Mounted in the hammer. carriage 114 is a hydraulic motor 160 having a sheave 162 engaged by belts 164 which pass over another sheave 166 mounted on a crankshaft 168. A crank pin 170 of the crankshaft is engaged by a bearing 172 of a connecting rod 174 which is provided, at its normally upper end, with a wrist pin bearing 176. This wrist pin bearing 176 surrounds a wrist pin 178 which is mounted in bearing cradles 180 and 182 in the hammer 150.

Plate springs 184 and 186 are secured by bolts 188 and 190 to the hammer 15% and these plate springs 184 and 186 engage lower portions of the wrist pin 178 below the cradle portions 130 and 182. Thus, the crank pin 178 is adapted to overtravel an impact or engaged position of the edges 156 and 158 of the hammer with the edges 152 and 154 of the hammer carriage. In this manner, each rotating cycle of the crankshaft 168 causes the crank pin 17% to move the connecting rod 174 upwardly and force the wrist pin 17% to raise the hammer 150, whereupon downward rotation of the crank pin 170 brings the hammer downward in a forceful manner to cause impact of the hammer 150 at the edges 156 and 158 with the edges 152 and 154 of the hammer and the carriage, respectively. This raising and lowering of the hammer and successive impact operation of the hammer with the hammer carriage causes the post engaging member 72 to apply impact force to the upper end of the post 143 and, during this time and according to the mode of operation of the invention, the hydraulic cylinder 142 retracts its plunger 1.49 to hold the hammer carriage 114 downwardly and to hold the engaging member 72 firmly engaged with the upper end of the post. This prevents battering the post, and also permits a preloading of the post vertically to a magnitude which equals the weight of the machine of the invention and a portion of the weight of the vehicle of which the frame is a part. The hydraulic cylinders 20 and 32 also hold the arm 16 and links 28 downwardly to maintain a reaction force acting to prevent upward movement of the frame 60.

it will be seen that the universal joint means 38, shown in FIG. 2, permits the frame 60 to be suspended vertically, and this frame 66 will seek a vertical position by reason of gravity acting thereon. Thus, the universal joint means 38 will permit the'frame 6i automatically to seek a vertical position regardless of the angular disposition of the frame it) or the vehicle supporting this frame, regardless of the disposition of the vehicle on uneven ground, and this is a good advantage when moving from one post driving poistion to the next.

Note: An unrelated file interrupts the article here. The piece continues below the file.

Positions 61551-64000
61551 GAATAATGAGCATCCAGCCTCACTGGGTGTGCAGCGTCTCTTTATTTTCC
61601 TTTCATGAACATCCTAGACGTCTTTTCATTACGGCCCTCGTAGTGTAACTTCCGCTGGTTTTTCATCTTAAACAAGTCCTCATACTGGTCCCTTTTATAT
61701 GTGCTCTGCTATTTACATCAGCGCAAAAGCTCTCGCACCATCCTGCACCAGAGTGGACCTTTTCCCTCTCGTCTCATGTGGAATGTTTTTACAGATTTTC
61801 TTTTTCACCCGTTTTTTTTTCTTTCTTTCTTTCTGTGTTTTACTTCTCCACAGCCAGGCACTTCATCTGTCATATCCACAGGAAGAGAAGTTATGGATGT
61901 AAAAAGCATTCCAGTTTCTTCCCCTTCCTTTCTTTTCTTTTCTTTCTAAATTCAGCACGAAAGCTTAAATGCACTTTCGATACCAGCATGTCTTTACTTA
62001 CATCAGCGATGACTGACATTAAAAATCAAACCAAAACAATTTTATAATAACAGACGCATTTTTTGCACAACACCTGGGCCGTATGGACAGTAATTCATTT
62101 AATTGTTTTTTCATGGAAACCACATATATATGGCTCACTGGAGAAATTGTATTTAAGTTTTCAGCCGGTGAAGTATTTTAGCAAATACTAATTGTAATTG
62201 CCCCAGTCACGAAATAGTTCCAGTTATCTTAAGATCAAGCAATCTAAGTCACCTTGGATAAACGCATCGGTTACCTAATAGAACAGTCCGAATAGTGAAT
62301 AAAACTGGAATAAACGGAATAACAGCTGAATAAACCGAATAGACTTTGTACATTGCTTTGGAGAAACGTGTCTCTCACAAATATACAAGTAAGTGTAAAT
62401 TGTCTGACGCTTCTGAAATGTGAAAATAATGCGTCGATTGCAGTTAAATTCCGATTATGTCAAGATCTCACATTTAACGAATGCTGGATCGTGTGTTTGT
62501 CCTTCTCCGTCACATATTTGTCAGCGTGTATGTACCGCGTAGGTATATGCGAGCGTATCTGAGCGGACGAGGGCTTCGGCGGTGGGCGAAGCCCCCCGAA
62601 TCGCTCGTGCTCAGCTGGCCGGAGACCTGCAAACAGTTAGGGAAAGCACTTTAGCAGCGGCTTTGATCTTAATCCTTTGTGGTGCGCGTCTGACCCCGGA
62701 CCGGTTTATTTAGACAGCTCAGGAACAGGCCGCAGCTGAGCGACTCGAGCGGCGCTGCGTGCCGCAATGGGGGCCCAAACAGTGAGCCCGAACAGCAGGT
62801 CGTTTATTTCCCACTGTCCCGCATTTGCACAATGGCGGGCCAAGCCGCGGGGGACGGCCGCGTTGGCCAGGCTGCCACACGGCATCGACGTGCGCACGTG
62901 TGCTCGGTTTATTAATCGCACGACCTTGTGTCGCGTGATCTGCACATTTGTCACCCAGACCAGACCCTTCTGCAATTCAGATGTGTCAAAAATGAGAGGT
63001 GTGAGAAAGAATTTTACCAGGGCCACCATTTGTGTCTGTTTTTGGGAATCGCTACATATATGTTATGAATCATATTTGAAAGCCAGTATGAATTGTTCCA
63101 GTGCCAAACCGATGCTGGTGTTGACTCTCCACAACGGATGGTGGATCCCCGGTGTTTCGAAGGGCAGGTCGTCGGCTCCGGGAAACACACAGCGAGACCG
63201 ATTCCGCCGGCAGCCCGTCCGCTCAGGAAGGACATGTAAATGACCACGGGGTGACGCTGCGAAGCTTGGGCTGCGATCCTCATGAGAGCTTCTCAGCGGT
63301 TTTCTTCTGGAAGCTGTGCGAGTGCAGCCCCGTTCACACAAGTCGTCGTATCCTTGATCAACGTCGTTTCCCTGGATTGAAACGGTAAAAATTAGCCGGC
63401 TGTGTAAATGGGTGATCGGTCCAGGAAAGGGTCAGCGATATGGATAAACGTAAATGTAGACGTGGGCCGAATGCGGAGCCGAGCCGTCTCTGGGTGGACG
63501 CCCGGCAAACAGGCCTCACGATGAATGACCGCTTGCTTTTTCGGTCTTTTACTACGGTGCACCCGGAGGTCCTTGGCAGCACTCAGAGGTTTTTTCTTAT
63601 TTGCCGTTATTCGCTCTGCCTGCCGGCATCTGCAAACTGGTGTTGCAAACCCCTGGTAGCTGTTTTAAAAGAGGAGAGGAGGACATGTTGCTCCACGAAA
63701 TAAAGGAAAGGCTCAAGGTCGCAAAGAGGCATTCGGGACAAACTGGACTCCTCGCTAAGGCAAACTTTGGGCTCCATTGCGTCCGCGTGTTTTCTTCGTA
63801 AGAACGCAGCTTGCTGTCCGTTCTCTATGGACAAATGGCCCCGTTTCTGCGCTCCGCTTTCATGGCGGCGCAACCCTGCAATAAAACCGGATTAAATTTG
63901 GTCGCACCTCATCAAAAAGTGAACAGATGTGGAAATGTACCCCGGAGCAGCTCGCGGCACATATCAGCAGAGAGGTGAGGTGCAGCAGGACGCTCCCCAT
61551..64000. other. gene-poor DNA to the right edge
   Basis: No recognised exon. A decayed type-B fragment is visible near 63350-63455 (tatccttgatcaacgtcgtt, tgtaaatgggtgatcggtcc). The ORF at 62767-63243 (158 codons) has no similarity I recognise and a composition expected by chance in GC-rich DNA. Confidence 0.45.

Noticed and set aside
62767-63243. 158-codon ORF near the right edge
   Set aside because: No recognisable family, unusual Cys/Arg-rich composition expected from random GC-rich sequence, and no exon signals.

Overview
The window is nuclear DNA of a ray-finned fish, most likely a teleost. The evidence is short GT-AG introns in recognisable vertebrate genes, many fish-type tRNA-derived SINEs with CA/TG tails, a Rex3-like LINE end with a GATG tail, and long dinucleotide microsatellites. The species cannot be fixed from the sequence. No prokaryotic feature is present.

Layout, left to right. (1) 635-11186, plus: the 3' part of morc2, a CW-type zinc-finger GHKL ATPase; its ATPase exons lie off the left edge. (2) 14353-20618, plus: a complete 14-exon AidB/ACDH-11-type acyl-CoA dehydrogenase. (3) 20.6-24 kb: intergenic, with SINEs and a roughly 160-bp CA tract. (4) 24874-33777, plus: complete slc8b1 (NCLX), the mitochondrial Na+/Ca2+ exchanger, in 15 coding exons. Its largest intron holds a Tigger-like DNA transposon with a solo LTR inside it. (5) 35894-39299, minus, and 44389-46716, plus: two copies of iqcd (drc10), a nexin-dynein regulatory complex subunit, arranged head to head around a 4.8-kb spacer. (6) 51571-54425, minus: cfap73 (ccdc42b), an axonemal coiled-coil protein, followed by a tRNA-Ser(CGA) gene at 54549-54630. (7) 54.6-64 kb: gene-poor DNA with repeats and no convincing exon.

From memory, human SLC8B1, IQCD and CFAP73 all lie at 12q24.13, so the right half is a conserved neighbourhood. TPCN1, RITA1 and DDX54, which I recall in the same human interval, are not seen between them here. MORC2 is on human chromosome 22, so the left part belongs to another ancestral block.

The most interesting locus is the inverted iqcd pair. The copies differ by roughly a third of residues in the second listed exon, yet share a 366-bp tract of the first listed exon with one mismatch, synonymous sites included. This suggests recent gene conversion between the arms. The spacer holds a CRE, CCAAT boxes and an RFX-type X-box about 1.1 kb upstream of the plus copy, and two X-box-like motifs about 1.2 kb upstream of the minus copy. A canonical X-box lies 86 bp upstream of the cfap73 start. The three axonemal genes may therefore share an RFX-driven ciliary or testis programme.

It will be appreciated that the hydraulic cylinder 142 serves to preload the engaging member 72 on the upper end of the post and this preload may equal a substantial portion of the weight of the frame and the vehicle together with that of the machine itself, including the frame 64 Further, the impact hammering of the hammer 153 on the carriage frame 114, in addition to the preload force supplied by the cylinder 142 on the post 148, serves to efiiciently drive the post in very hard ground or rocky ground with a minimum amount of power and without battering the upper end of the post, and the full length post guides 86 and 83, together with the bars 90 and 92, fully support all elements of the post and thereby prevent long column failure or buckling of the post while it is being forced and driven by impact into the ground.

The terms driven member used herein may be construed as either defining a post which may be driven into the ground or a soil engaging and compacting tool or other equivalent driven member.

The term ground, as used herein, may be construed to mean soil, concrete, asphalt, rock, sand or other structure on the surface of the earth.

As shown in FIGS. 6 to 13, inclusive, of the drawings, a modified form of the invention comprises both means for driving posts and for driving a soil compacting memher. The invention, as shown in FIGS. 6 and 7 of the drawings, may be mounted on a truck 2% or may be mounted on any other suitable vehicle, such as crawler tractor capable of carrying the structure of the invention.

The invention comprises a pair of connected boom members 202 and 294 which are similar to the hereinbefore described members 16 and 28, shown in FIG. 1 of the drawings. A hydraulic cylinder 206 is equivalent to the cylinder 32, shown in FIG. 1 of the drawings, and

a pair of hydraulic cylinders 208 and 210 interconnect the frame 212 of the vehicle 200 and the boom 2(12. The cylinder 208 performs a function similar to the cylinder 20, shown in FIG. 1 of the drawings, for raising the boom 202 by pivoting it about a horizontal axis. The cylinder 210 is disposed at the side of the member 202, as shown best in FIGS. 6 and 7, for tilting the boom members 202 and 204 laterally.

As shown in FIG. 7, a lower end portion 212 of the boom member 202 is pivoted by a universal joint member 214 to the frame 212. This universal joint 214 is provided with a pivot bolt 216, assing through a lower end of the beam 212 and through an upstanding tab 218 of the universal joint means, while lateral portions 220 and 222 of the universal joint means pass through bearings 224 and 226, respectively; the axes of these hearings being at right angles to the axis of the bolt 216.